Shut up and Be Content
He begins this chapter by wishing he had greater power to spread the gospel:
O that I were an angel, and could have the wish of mine heart, that I might go forth and speak with the trump of God, with a voice to shake the earth, and cry repentance unto every people!
...But behold, I am a man, and do sin in my wish; for I ought to be content with the things which the Lord hath allotted unto me.Alma's motives seem pure. He just wants to be able to bring more people to Christ. He wants to preach repentance and keep his people from suffering in sin. How is such a wish sinful?
I remember reading this verse as a miserable, confused seminary student who had plenty of wishes for how life could be better. The closing statement is a slap in the face to anyone who feels any level of dissatisfaction.
Problems? Be content with your lot in life. It's sinful to wish for something better.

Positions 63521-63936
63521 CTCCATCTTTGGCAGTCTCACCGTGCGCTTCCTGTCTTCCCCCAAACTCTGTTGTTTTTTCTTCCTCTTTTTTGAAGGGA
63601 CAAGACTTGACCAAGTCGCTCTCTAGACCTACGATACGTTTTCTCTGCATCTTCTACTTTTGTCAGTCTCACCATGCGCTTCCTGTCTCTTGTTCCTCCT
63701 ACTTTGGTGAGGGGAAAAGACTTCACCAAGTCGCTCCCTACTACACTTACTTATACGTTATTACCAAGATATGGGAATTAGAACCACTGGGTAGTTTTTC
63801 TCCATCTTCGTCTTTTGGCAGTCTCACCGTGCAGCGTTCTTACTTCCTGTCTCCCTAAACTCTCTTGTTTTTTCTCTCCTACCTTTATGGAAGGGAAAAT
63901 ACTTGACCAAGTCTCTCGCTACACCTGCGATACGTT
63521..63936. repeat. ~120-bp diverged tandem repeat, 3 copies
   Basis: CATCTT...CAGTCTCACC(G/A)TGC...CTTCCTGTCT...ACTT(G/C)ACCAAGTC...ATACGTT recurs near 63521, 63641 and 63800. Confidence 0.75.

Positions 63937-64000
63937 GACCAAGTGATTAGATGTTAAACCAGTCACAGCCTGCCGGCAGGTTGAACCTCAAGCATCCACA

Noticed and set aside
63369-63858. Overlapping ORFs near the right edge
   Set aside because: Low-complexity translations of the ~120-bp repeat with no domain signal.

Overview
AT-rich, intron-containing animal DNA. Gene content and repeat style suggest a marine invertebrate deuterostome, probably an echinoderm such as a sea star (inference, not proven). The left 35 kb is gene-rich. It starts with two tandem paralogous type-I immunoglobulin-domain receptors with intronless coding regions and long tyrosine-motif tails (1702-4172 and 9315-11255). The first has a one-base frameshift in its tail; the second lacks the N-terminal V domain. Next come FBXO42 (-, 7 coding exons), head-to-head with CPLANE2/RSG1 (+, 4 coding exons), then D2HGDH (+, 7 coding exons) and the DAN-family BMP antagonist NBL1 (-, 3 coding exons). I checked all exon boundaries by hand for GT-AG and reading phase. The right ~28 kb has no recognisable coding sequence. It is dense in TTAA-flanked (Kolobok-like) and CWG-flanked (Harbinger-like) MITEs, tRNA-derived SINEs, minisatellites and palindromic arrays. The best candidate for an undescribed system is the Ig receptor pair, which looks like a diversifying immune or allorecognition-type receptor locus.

What a horrible thing to teach people.
Blameless but Still Cursed
In verse 5, Alma tries to illustrate the fairness of God's judgments:
Yea, and I know that good and evil have come before all men; he that knoweth not good from evil is blameless;So how, exactly, does Alma (or God, for that matter) justify someone being considered blameless yet still being considered eligible for a curse?
Every child born to Lamanite parents carries the curse of their dark skin. Because of the wickedness of their ancestors, God felt it necessary to mark the Lamanites so that his righteous Nephites would know not to intermarry with them. But a newborn Lamanite doesn't know right from wrong. He should be blameless. And he shouldn't have any kind of curse that speaks to the transgressions of his progenitors. Because if someone is truly blameless, he should receive no punishment.